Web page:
How to Do the Hardest Core Exercise

Master the Standing Ab Wheel Rollout

Core Exercise

A Core Exercise That Works Everything

Ab wheel rollouts are known as a core exercise, but they involve more than just your abs. The emphasis is on the rectus abdominis, but you'll also need to engage your arms, shoulders, chest, back, glutes, and even your legs.

Your lower back is also a key player, acting as an antagonist to your abdominal muscles and helping to provide stability for your spine. Sometimes people injure their lower backs with the rollout because they aren't thinking about engaging it properly. The other drawback? They're just not strong enough.

Ab Exercise

Ab exercises typically fall into one of two categories. The first involves some kind of trunk flexion. Sit-ups and knee tucks are two of the most common examples.

The second category finds the abs utilized in a stability/anti-extension role. The plank is probably the best-known example.

Ab wheel rollouts, however, work both functions: They involve flexing and extending the trunk, but the abs must also work in an anti-extension capacity as you roll the wheel away from your body. As your body gets closer to the ground, the leverage becomes less favorable, and it becomes more challenging. Ease in gradually.

You need to build a proper foundation of core strength before practicing rollouts, and it helps to have a decent amount of upper-body strength.

If you think about it, the upper-body movement of the ab wheel rollout is a lot like a pullover. And, because the lats, pecs, triceps, and the entire upper body all play a part, it's difficult and downright incorrect to think of it solely as an abs exercise (although it'll torch your abs).

Given all that, ab wheel rollouts aren't the best choice for a beginner. They require a baseline of strength and an understanding of how to properly brace your body – things most beginners lack.

Before you try the rollout, build up to it by mastering a gymnastic hollow-body hold. Work at it until you get comfortable holding that position for a minimum of 30 seconds.

Hollow Body Hold

To do the hollow body, lie flat on your back with your arms in the air overhead and your legs and feet about an inch or two from the floor.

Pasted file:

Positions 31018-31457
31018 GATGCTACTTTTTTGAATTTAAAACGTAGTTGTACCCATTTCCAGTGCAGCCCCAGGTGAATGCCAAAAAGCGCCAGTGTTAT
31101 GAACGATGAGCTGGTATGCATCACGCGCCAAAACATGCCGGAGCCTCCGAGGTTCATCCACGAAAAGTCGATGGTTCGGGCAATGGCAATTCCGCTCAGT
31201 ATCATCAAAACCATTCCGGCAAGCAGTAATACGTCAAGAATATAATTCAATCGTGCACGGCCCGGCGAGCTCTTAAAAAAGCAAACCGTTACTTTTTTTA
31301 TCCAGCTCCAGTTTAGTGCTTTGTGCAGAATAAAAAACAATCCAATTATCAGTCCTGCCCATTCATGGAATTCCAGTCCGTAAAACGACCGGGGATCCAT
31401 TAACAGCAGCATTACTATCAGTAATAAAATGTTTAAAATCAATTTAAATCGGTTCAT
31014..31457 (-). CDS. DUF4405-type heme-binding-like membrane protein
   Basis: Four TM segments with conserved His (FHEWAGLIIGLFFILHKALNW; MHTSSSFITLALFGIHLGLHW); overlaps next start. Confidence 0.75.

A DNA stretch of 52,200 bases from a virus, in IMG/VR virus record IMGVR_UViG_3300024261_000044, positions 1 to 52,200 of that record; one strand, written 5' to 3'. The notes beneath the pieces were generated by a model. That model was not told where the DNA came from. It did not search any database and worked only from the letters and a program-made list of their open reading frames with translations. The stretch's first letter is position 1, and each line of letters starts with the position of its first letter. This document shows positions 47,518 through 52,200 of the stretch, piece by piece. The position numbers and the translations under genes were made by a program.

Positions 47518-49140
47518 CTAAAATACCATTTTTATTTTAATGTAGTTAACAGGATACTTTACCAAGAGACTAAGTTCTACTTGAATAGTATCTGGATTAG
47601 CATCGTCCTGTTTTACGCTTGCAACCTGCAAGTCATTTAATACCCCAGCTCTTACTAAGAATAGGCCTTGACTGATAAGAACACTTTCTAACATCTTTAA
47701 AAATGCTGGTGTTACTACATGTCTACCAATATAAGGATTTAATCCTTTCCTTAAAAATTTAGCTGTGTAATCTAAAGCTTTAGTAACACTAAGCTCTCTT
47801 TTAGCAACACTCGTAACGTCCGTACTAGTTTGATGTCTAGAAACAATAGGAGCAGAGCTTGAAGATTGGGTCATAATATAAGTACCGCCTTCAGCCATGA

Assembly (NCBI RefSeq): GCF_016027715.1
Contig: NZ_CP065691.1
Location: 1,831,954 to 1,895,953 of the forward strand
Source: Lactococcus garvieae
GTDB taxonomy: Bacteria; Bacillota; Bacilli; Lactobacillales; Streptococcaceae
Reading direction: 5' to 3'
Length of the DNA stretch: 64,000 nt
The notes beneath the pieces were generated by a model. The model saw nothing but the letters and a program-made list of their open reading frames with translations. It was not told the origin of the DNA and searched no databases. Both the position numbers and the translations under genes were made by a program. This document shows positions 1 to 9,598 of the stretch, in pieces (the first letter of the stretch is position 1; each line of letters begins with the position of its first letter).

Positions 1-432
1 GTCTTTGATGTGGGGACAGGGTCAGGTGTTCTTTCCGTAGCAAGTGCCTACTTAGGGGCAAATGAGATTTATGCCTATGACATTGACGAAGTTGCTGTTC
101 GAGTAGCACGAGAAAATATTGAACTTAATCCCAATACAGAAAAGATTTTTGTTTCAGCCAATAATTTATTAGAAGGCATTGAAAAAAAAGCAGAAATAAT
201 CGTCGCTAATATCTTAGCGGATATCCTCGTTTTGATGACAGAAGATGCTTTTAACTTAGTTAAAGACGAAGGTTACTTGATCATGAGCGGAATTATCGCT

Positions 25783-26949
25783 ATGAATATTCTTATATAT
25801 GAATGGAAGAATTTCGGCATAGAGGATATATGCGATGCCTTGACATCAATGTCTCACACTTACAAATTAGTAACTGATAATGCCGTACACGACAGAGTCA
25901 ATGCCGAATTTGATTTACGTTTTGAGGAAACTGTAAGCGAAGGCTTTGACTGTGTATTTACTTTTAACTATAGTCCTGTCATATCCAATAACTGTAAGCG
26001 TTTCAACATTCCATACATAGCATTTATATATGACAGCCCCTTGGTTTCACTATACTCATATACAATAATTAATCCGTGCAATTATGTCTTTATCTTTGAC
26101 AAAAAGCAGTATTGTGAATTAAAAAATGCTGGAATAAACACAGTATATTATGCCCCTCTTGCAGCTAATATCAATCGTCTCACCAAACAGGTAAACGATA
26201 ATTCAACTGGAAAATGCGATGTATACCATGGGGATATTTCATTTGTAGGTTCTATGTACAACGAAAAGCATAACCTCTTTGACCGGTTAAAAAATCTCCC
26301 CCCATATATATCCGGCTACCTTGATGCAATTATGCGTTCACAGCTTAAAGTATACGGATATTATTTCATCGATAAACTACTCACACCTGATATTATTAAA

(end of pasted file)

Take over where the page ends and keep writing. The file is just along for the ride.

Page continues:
Tuck your chin towards your chest, crunch your upper body slightly upward, and don't let your lower back come off the ground. Your lower back, mid-back, and glutes should be the only parts of your body touching the floor.

If this isn't possible for you yet, practice the same movement but with your knees bent while maintaining that strict contact between your low back and the floor. Over time, you'll be able to work towards straightening your legs.

Once you can hold a strict hollow body for 30 seconds, the next step is to practice kneeling rollouts.

  1. Begin in an all-fours position while holding the ab wheel beneath your chest.
  2. Roll the wheel away from your body as you pivot from your knees, bringing your hips and torso down toward the ground as you extend your arms overhead.
  3. Try to reach your arms completely overhead with your elbows locked and your torso hovering an inch or two above the floor.
  4. Pause briefly in the bottom position, then roll the wheel back to the start position.

Focus on maintaining that same flat back position you mastered in your hollow-body hold. Don't leave your hips too high in the air, and don't let them sag, either.

The lower you bring your torso to the ground, the harder it becomes to maintain proper alignment, so feel free to start doing the movement with a partial range of motion.

A small amount of spinal extension may be unavoidable when your body is fully extended, but anything more than a few degrees is too much. Remember, people sometimes hurt their lower back by going too far, so be careful.

Work up to 20 consecutive kneeling ab-wheel rollouts with a full range of motion before you begin working toward the full-standing rollout.

The standing rollout may very well be the most intense ab exercise available, and it takes a lot of strength and control to perform even a single rep. Give it the respect it deserves.

Start by just working the negative. You can even drop to your knees partway through if you can't do a full negative. Remember to maintain that same full-body tension you learned by doing the hollow-body hold.

Eventually – if you're patient and put in the work – you'll even be able to reverse the movement pattern and come back up to a full standing position.

Since rollouts involve a lot of upper-body muscles, do them on the same day as your other upper-body exercises. If, however, you're doing a split with more than one upper-body day, do them on whichever day you see fit.

Begin by doing them once per week. They may leave you sore for a while. As you get better conditioned, start to practice them more frequently.

Once you're ready to approach the standing rollout, treat it almost like a one-rep max. Give yourself plenty of rest between efforts, and don't practice them too frequently.

As you gain strength and control, you can eventually do them more often and work toward performing multiple reps at a time.

Al Kavadlo is one of the world’s leading experts in bodyweight strength training and calisthenics. The author of several bestselling books, including Get Strong and Street Workout. He is also known for his appearance in the popular Convict Conditioning book series. Al is currently the lead instructor for the Progressive Calisthenics Certification (PCC), where he brings his unique coaching style to fitness trainers and enthusiasts around the globe. Follow Al Kavadlo on Facebook